18. Oh man I did a dialect test once and one of the options for 'what do you call that' was "the devil beating his wife." What in the actual fuck?!

  19. I watched a German movie (in German) where the main character (a German man) repeatedly said "what's good" (in English). The entire movie was just essentially a coming-of-age movie where the American character was a mockery until he grew up and learned to be like the Germans. It was, uh, interesting.

  20. A blog that I follow published an article in 2020 about a survey on English vocabulary. The words that had the biggest discrepancy in their familiarity were:

  21. Interesting, the American side seems to have a really heavy amount of loanwords: kwanzaa, kielbasa, tomatillo, provolone, luau (arguably), and a few others. Did the article provide anything on words with a more local origin?

  22. Huh, I thought acetaminophen was just a generic drug name, but TIL it's our regional name: "paracetamol and acetaminophen are contractions of para-acetylaminophenol."

  23. The only British slang words in the list that I recognize are dodgem (which I know thanks to Rollercoaster Tycoon) and kerbside (which is just a spelling difference.)

  24. My favorite British word is "rubbish". We all know what it means but no one ever uses it. "Loo" is another one that is way up there.

  25. One is all the distinctive AAVE that varies throughout all different states and cities that you won’t really find on social media like Twitter. Regional slang foreigners haven’t got a hold of yet 😂

  26. Not to mention that we purge and refresh our slang every ten years or so. Mainstream just started using “Shade” and “Tea” when we’ve been saying it for almost 15-20 years.

  27. Here in the inland northwest US, a common-ish one is "loaded for bear" and means overloaded, absolutely full, or in some contexts, overprepared but only if it also means overloaded or close to. Not everyone uses this idiom, but they all seem to know what it means.

  28. Loaded for bear (at least in my understanding) means more like zealously prepared or ready for a big fight. “Oh he came out of that conversation loaded for bear” as in mad and ready to fight.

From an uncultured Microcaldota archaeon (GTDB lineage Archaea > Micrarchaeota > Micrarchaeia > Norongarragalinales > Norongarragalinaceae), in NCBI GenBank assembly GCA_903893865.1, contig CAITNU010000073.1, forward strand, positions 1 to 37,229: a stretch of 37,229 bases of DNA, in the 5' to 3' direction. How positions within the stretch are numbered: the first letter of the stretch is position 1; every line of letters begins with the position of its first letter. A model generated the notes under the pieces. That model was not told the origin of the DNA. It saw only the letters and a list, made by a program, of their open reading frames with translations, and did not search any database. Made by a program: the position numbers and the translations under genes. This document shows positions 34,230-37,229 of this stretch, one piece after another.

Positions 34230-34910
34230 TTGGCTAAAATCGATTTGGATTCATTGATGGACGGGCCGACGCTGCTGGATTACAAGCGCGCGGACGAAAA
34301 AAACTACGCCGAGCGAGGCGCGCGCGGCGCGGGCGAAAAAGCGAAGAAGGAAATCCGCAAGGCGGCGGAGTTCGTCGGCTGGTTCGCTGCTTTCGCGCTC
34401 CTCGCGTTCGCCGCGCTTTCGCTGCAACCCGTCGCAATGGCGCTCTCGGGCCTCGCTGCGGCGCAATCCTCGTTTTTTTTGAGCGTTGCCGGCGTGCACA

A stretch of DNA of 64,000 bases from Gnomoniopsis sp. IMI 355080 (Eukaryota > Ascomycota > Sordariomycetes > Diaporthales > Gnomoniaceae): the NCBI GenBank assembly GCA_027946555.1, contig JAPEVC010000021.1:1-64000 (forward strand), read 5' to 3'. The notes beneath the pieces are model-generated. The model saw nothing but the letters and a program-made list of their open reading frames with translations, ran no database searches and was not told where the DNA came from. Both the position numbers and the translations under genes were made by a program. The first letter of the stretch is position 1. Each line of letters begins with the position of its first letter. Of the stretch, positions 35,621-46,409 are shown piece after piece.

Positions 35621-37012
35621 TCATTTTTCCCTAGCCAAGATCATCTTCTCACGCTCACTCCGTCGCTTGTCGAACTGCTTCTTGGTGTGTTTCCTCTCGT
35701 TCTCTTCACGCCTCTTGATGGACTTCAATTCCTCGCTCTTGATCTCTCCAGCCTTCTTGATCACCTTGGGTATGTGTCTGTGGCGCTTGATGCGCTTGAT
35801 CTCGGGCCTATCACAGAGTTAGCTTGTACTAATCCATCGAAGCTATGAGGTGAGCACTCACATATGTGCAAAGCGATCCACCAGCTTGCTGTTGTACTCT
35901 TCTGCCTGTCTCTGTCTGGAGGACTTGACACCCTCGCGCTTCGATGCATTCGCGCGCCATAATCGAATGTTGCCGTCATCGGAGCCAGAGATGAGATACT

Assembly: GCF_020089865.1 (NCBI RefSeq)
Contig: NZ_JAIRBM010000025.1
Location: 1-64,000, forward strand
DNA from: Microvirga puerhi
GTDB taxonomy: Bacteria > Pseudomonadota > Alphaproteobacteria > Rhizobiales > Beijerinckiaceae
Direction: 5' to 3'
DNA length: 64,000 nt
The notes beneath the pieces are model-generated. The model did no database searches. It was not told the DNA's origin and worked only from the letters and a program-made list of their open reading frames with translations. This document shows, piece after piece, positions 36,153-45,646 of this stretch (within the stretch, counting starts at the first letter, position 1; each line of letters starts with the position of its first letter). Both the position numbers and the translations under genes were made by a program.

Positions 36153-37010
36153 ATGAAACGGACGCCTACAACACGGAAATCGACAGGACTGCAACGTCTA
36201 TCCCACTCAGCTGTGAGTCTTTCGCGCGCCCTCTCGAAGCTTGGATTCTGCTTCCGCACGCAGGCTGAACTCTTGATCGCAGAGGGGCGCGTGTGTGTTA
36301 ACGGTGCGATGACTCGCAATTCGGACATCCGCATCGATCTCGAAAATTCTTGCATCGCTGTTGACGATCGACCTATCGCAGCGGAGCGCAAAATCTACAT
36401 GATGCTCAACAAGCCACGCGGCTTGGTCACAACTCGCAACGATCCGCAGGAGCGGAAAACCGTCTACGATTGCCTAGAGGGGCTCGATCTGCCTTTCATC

29. This is a bit of confusion as in the UK fries are still fries, but it is specifically the thin french fries, like you get at McDonalds. The chips in fish & chips are fatter and squidgier things.

  30. Some Spanish-speaking countries say "all ring-ring and no popsicles", because there are street vendors who sell popsicles from little carts, and they walk around ringing a bell.

  31. Granted, I was told this in the USA, but apparently the Spanish word for peach is harder to say than peach. I speak Spanish… no idea how to say peach. I was told this by a native speaker.

  32. Originally from Missouri, now in NY, Ope is ingrained in me and I can’t stop saying it if I wanted to.

  33. Fall instead of autumn. An American friend now resident of England (and now a British citizen) reports that his usage of fall seems to annoy his higher ups. But why? It’s poetic in calling to mind the dropping of leaves. It’s a good

  34. I said “panties in a twist” to my british colleague while referring to a snippy client and he thought it was hilarious. The british saying isn’t much different (knickers in a bunch?)

  35. “Y’all.” In every country I’ve visited and said that the people there get wide eyed and say things like “You really say that?”

  36. If I am in the Northeast and have to drive to the middle of nowhere I might be going to bumblefuck. But when I lived in Florida, they knew this mysterious place as BFE, which is Bumfuck Egypt.

Leave a Reply

Your email address will not be published. Required fields are marked *

News Reporter